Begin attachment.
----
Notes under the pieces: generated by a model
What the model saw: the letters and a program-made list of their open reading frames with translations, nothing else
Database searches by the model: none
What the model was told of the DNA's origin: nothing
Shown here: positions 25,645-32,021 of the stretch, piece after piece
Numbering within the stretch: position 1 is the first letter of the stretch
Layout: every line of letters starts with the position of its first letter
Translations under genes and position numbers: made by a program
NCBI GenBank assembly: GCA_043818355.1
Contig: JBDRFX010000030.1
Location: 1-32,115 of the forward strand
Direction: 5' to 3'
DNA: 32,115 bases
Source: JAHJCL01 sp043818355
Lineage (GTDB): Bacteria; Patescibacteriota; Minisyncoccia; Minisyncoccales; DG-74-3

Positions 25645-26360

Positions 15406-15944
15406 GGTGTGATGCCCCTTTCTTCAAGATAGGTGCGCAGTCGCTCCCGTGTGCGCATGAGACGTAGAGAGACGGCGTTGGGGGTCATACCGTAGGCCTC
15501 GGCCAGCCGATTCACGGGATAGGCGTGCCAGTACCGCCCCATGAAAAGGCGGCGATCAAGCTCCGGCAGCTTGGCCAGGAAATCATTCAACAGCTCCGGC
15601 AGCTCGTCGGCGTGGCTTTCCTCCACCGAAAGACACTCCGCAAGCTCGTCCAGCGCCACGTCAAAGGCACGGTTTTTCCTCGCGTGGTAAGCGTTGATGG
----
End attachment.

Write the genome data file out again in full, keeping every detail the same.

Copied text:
Notes under the pieces: generated by a model
What the model saw: the letters and a program-made list of their open reading frames with translations, nothing else
Database searches by the model: none
What the model was told of the DNA's origin: nothing
Shown here: positions 25,645-32,021 of the stretch, piece after piece
Numbering within the stretch: position 1 is the first letter of the stretch
Layout: every line of letters starts with the position of its first letter
Translations under genes and position numbers: made by a program
NCBI GenBank assembly: GCA_043818355.1
Contig: JBDRFX010000030.1
Location: 1-32,115 of the forward strand
Direction: 5' to 3'
DNA: 32,115 bases
Source: JAHJCL01 sp043818355
Lineage (GTDB): Bacteria; Patescibacteriota; Minisyncoccia; Minisyncoccales; DG-74-3

Positions 25645-26360

Positions 15406-15944
15406 GGTGTGATGCCCCTTTCTTCAAGATAGGTGCGCAGTCGCTCCCGTGTGCGCATGAGACGTAGAGAGACGGCGTTGGGGGTCATACCGTAGGCCTC
15501 GGCCAGCCGATTCACGGGATAGGCGTGCCAGTACCGCCCCATGAAAAGGCGGCGATCAAGCTCCGGCAGCTTGGCCAGGAAATCATTCAACAGCTCCGGC
15601 AGCTCGTCGGCGTGGCTTTCCTCCACCGAAAGACACTCCGCAAGCTCGTCCAGCGCCACGTCAAAGGCACGGTTTTTCCTCGCGTGGTAAGCGTTGATGG